Edited by AhmedSaleh

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I fixed it by that code:

for ( var b:int = 0; b < m_bricks.length; b++ )
{
if (m_nodes[i].hitTestObject(m_bricks[b]) )
{
trace("hit");
m_nodes[i].vx = 0;
m_nodes[i].vy = 5;
}
}

Just replaced that and kept the other state-machine events. However it works only for the first hit, but other hits, the actions which is reversing the direction, doesn't occur. really weird.

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Warning (A0001): Ahmed limit reached in thread, increase MAX_AHMEDS via thread options

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hehe Paradigm shifter, I had a very old account, and I thought I forgot its credentials, now I have a new one, but I like to keep the old account for memories, it was created on 2001 :).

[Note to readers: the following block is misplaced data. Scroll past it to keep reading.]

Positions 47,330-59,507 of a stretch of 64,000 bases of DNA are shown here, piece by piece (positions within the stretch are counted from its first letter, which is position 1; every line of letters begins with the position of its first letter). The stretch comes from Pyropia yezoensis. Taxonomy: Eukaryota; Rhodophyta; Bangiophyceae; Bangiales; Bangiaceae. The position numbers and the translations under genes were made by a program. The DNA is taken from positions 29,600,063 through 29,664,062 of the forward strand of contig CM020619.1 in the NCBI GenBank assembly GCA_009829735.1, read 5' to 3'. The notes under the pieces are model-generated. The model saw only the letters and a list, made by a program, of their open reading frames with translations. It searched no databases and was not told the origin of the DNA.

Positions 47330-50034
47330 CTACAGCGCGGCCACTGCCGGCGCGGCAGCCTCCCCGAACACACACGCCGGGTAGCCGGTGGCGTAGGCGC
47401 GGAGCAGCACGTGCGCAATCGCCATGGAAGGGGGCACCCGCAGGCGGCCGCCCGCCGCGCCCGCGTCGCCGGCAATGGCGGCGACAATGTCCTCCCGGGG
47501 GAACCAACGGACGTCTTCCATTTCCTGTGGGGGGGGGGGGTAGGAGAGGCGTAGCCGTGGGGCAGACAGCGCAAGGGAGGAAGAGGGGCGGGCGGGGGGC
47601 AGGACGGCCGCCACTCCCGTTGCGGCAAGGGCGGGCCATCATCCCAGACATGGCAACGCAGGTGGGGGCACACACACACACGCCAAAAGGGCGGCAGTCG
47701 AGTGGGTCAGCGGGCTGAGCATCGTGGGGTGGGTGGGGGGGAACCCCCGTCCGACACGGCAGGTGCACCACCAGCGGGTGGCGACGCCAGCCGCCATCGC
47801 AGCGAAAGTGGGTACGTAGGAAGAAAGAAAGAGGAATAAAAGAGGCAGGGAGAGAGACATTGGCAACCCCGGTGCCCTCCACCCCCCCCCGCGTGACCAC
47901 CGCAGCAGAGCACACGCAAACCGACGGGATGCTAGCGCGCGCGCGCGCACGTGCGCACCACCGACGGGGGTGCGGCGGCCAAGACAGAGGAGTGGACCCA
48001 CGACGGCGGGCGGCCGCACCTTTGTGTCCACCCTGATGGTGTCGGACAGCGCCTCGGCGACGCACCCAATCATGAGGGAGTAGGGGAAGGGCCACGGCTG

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As is already mentioned by BloodyEpi above, controlling each segment independently doesn't reflect that subsequent segments follow the respective predecessor. So, if a obstacle disappears for some reason, the centipede may segregate into two unintentionally. To solve this, let each subsequent segment get the position of its predecessor and calculate a direction change only for the head. This has the additional advantage that collision tests need not be done for every segment. Assuming that segment with index 0 means the head, and segment with index i+1 is the directly subsequent segment to those with index i, this should work:

for(int idxSegment =m_nodes.length-1; idxSegment>0; --idxSegment) {
m_nodes[idxSegment].x = m_nodes[idxSegment-1].x;
m_nodes[idxSegment].y = m_nodes[idxSegment-1].y;
}
// now calculate new head position here


Notice that the loop is entered only if the length is at least 2, and that it excludes the head from being updated therein.

Well, there is possibly a caveat with that code above. It works well if the speed of motion is not greater than 1 segment per cell. If it is greater, say N segments per cell, then the first N-1 segments following the head need to be updated if the calculation for the new head position has caused a direction change.